AI Ushers in a New Era of Business and TechBy Samuel Greengard | Posted 2017-01-26 Email Print
Rapid, radical advances in artificial intelligence and deep learning in business are changing the stakes—and ushering in a new era of business and technology.
Artificial intelligence (AI) has always seemed a bit futuristic. The ability of machines to tap massive amounts of data and use algorithms to "think" and 'adapt" on the fly has been an alluring, if t somewhat elusive, concept.
However, over the past few years, advances in digital technology have begun to redefine the AI landscape and usher in real-world capabilities. "We are seeing the technology take off in a big way," says Satya Ramaswamy, vice president and global head of digital enterprise for Tata Consultancy Services (TCS).
The impact of AI is already rippling through several key areas: predictive analytics, speech processing, image processing, chatbots, virtual assistants, augmented reality (AR) and virtual reality (VR), robotics, cyber-security and more. In fact, artificial intelligence and its associated technologies—machine learning, cognitive computing and deep learning business applications—are steadily transforming the business and IT landscape, along with enterprise requirements.
Lee Beardmore, chief technology officer at Capgemini, says that organizations must ultimately "understand how to create models that are relevant to the business domain."
The march to AI requires new thinking, new skills and a focus on change management. While there are enormous opportunities to operate a business faster, better and smarter, it's also possible to invest enormous amounts of time and money in initiatives that don't deliver the desired ROI. What's more, there are cyber-security and privacy issues to address.
"To some extent, it comes down to the limits of our imaginations as to how we can apply AI engines to our problem domains," Beardmore says.
After a series of fits and starts, artificial intelligence business applications have steadily moved into the mainstream of business and society. Speech processing systems such as Siri, Cortana, Alexa and Google Now have introduced remarkable capabilities and features. Image processing is transforming everything from advertising to automobiles, from web searches to banking apps on smartphones. And analytics has advanced to the point at which machines can make decisions about everything from credit worthiness to potential fraud or hacking.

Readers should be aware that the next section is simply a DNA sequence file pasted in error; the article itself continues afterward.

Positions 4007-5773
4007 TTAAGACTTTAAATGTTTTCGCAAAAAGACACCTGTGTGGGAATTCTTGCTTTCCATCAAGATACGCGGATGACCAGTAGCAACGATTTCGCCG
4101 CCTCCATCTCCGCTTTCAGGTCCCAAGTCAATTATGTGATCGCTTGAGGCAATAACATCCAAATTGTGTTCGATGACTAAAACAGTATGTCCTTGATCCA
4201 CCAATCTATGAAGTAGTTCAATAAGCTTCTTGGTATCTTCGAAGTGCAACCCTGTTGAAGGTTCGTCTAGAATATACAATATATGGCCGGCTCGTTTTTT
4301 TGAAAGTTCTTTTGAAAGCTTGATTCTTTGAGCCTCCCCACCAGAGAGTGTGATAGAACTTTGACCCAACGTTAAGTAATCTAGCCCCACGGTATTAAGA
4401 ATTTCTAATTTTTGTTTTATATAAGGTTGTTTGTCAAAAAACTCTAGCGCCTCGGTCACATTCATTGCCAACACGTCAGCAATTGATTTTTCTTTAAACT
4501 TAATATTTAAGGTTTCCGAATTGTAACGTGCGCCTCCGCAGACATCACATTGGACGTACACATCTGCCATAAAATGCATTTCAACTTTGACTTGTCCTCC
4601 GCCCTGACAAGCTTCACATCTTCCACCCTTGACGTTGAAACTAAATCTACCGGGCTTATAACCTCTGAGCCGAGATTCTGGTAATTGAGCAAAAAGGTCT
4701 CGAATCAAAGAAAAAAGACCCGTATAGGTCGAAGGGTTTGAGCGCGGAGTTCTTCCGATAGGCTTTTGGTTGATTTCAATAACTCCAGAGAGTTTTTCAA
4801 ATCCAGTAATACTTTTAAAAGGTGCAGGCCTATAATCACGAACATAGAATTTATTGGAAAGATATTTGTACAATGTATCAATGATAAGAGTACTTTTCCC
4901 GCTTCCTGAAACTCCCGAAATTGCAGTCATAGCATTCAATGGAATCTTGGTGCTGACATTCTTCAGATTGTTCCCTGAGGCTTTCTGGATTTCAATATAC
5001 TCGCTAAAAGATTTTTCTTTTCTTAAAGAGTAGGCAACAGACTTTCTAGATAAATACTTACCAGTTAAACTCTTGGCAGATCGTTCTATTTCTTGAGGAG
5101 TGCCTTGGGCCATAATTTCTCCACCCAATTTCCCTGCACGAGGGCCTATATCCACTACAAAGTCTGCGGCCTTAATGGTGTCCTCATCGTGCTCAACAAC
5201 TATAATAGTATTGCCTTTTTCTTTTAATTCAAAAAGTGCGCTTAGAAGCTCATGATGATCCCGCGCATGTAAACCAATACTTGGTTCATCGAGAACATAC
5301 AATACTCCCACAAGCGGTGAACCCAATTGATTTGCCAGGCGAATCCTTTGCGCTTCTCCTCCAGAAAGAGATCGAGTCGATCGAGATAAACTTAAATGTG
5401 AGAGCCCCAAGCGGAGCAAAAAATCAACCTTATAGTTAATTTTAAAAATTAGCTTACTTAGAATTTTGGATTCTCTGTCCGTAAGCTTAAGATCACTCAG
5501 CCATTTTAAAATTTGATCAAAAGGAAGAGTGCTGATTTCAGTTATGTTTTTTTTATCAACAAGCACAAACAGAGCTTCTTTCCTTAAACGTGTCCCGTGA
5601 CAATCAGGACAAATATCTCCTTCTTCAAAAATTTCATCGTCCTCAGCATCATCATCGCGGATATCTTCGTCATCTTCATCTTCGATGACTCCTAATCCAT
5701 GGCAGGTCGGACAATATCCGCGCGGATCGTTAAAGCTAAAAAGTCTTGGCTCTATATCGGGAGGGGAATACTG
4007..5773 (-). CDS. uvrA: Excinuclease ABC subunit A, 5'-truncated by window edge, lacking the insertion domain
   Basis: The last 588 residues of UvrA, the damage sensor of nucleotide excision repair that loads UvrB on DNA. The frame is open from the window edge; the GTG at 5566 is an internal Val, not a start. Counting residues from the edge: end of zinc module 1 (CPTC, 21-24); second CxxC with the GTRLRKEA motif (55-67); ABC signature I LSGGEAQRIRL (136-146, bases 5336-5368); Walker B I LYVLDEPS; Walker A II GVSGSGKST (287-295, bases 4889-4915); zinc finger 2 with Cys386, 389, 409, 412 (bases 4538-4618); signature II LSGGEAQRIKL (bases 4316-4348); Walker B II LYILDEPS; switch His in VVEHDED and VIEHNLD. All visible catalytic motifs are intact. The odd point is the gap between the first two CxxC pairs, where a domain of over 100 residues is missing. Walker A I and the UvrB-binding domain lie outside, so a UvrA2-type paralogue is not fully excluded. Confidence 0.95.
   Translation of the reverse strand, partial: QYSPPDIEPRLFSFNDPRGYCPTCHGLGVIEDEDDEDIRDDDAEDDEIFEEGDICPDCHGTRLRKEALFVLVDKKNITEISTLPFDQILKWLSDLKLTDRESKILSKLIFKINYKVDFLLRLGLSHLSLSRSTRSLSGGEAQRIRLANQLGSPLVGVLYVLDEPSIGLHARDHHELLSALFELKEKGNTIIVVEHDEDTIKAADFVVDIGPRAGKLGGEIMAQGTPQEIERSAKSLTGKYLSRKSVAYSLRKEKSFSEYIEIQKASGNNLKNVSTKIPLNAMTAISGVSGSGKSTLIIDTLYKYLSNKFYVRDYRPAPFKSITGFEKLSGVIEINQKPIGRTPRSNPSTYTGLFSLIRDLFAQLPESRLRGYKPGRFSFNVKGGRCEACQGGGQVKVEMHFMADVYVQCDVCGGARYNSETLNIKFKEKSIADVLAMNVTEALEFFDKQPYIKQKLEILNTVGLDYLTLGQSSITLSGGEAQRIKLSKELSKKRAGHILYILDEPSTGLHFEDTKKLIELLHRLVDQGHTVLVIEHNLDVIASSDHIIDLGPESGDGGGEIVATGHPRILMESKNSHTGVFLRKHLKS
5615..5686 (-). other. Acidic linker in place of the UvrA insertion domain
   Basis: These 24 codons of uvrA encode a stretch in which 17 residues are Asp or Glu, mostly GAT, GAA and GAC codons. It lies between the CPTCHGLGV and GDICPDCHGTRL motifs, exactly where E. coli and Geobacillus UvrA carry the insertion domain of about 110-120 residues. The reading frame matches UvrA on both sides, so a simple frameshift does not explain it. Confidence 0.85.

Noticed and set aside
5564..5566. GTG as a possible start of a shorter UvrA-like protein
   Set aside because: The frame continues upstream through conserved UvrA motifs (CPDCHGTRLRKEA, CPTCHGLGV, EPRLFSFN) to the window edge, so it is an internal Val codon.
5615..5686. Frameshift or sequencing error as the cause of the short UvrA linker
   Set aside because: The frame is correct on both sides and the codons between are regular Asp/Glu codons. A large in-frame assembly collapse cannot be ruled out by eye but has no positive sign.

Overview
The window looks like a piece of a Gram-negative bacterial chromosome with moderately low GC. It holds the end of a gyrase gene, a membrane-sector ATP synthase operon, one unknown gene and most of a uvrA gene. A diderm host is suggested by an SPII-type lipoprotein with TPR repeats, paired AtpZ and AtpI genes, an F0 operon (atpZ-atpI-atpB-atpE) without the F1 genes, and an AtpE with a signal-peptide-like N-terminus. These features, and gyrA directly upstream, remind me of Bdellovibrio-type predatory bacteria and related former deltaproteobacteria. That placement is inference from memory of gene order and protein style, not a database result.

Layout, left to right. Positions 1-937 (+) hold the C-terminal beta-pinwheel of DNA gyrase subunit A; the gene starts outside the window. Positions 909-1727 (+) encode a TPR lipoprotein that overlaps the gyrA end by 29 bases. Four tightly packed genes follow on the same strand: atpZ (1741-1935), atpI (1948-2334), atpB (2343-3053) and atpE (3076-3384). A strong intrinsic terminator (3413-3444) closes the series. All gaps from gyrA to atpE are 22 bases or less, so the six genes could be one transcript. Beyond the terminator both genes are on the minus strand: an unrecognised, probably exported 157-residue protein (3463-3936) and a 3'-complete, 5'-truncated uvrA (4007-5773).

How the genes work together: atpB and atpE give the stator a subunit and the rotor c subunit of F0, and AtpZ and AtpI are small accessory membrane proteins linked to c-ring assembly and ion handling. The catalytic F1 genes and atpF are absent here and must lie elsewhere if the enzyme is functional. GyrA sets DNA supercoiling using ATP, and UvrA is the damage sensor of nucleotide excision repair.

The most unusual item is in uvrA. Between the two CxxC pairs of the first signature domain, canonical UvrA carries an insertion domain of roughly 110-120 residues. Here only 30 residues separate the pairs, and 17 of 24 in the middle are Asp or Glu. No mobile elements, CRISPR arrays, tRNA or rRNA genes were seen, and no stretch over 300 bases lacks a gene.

Within the AI space, organizations must experiment, but they also must look for opportunities to put AI to work. "There's a need to be innovative and look for actual problems to solve using the technology," TCS ' Ramaswamy says, adding that the focus should ultimately be on "value."
Using AI to Gain Greater Insights Into Data
One organization that has harnessed the power of AI is the Memorial Sloan-Kettering Cancer Center in New York City, the world's oldest and largest private cancer center, which offers state-of-the art facilities and treatments. The center has turned to IBM Watson technology to gain greater insights into data. Doctors and researchers at the facility must keep up with medical literature, a task that could require hundreds of hours per week.
"Watson's capability to analyze huge volumes of data and reduce it to critical decision points is absolutely essential to improve our ability to deliver effective therapies and disseminate them to the world," says Craig Thompson, president and CEO of MSKCC.
The upshot? The cognitive computing system—which digests both structured and unstructured data and text from treatment guides, published research and a variety of other sources—delivers evidence-based suggestions to support oncologists' decisions. It combines patient data with massive volumes of medical literature, including journal articles, physicians' notes, NCCN (National Comprehensive Center Network) guidelines and best practices. And it continues to evolve as new oncology techniques, treatments and evidence are developed.
In the end, the system presents "wisdom" that essentially serves as a "wise counselor" to help guide decisions for doctors and other experts, notes Larry Norton, medical director and deputy physician-in-chief for breast cancer programs.
The system ultimately delivers a more personalized approach to medicine and treatment methods, including the ability to work more effectively with specific populations or groups. It also considers various other factors, including how other conditions and health issues impact treatment. The computer's ability to understand language means that the right information is available faster—all while the universe of information expands.
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